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Technology / Business websites

Websites 101: Understanding web hosting

When you buy a domain name you buy more than just a website address. Most people buy an all-in-one package that includes a domain name, email and web hosting.

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A package deal gives you almost instant access to the new email addresses and other resources that come with your domain name, and is by far the simplest way to go – especially if you’re not very technically minded.

What exactly are you buying?

Effectively, when you purchase a web-hosting package you’re buying your web site a place to live – but you’re not buying the website itself. It’s a bit like buying a block of land; there’s a place for your house but it still needs to be built.

To be more specific, you’re paying for the use of a computer to run your website from that’s permanently connected to the web. This enables you to avoid all the hassles that go with having your own server. Furthermore, the web-hosting computers use fast links to the web, which aren’t affected by upload and download limits like the ones in your home office, and have other benefits as well. The cost of your web hosting service will depend on the resources you want to use.

Want more articles like this? Check out the business websites section.

Choosing the right provider

The virtual block of land that hosts your website can be anywhere in the world. But just like real estate in the offline world, location can be an important aspect of choosing what to buy.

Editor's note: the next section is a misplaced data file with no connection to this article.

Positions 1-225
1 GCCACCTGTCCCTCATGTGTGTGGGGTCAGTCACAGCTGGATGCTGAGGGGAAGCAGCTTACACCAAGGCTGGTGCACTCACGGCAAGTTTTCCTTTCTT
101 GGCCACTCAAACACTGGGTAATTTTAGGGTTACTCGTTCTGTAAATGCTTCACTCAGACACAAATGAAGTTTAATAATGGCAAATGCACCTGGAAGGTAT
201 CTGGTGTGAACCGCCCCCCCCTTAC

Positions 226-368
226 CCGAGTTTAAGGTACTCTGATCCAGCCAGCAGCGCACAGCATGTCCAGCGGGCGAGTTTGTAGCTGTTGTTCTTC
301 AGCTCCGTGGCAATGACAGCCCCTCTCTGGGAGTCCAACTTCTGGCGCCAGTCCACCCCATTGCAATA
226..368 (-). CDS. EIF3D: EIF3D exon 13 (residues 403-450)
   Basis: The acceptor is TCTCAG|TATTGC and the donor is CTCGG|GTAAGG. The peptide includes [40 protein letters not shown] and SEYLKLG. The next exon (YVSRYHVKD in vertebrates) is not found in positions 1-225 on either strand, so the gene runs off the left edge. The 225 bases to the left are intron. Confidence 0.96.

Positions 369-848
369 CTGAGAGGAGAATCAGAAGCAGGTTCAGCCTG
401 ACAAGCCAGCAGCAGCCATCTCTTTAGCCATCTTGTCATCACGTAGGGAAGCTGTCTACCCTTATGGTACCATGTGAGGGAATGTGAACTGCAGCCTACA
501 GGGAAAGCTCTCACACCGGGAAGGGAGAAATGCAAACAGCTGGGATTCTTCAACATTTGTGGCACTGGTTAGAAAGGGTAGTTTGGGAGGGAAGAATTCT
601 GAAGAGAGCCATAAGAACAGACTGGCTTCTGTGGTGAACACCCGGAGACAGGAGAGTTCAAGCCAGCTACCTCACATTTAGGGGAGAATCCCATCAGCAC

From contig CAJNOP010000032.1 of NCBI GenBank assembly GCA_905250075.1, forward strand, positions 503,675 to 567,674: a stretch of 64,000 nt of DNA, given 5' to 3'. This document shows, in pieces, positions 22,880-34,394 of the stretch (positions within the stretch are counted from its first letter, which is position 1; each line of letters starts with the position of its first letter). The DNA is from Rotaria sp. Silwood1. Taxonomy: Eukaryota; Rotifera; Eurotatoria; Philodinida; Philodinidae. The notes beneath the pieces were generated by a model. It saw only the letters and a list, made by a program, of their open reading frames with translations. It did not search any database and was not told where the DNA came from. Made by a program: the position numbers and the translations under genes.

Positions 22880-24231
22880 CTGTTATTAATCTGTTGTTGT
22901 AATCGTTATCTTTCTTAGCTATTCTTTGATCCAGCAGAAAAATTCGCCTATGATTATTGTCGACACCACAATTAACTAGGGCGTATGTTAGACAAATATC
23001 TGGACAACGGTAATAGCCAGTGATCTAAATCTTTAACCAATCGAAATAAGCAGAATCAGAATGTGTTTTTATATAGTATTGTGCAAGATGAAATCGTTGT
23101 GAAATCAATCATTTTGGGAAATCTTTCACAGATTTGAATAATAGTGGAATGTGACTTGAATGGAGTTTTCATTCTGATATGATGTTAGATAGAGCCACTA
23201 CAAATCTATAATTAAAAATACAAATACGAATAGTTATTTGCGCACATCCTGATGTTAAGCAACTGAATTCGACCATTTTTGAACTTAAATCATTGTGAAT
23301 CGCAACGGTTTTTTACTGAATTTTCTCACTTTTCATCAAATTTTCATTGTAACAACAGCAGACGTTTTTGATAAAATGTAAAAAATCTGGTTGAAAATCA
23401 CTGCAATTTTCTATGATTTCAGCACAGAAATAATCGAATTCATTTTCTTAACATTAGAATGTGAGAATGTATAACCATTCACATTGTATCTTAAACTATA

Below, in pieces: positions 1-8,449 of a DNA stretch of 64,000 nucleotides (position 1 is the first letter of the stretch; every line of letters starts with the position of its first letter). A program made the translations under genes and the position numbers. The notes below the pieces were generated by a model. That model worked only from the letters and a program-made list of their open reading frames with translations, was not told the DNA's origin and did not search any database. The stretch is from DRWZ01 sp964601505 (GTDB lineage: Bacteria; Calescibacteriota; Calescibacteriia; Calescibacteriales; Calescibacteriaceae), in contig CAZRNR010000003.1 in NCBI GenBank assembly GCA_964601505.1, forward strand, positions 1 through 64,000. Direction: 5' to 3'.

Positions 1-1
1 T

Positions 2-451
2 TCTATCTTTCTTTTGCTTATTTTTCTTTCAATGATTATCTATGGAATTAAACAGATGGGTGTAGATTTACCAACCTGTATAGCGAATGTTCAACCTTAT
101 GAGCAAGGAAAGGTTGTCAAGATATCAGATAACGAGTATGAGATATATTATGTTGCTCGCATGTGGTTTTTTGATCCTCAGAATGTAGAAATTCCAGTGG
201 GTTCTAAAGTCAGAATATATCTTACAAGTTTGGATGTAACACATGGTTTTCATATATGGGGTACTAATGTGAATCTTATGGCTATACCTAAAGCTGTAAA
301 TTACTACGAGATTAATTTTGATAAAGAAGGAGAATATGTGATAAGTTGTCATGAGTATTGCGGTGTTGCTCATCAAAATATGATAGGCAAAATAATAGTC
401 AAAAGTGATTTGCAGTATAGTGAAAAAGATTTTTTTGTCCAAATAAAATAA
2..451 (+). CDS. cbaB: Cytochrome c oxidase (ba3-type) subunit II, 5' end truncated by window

"It’s a bit like buying a block of land; there’s a place for your house but it still needs to be built."

Prices can vary quite considerably, and my recommendation is that you buy somewhere convenient and with a level of support that’s applicable to your needs.

Some offshore providers do offer very cheap web hosting packages, but that may leave with you with awkward support hours (delays due to time zone differences, for example), and responses in a language you don’t understand.

My personal preference is to use an Australian web host that offers good support. Ideally, they should explain all your options in plain English, helping you to make educated decisions.

Don’t forget that in the same way that the style of house you want to build affects a land purchase, what you want your web site to do affects your web hosting needs. Consequently, it’s often a good idea to consult your web designer before purchasing your web-hosting package.

This is the second article in a series aimed at helping those new to the online world get a good understanding of how things hang together on the web. The previous article discusses domain names, and the next in the series will suggest some simple ways to get started with DIY websites.

Got questions about web hosting? Please post them below.

David Moore

is the owner of I Hate My PC. He helps people make computers work for them instead of the other way round.

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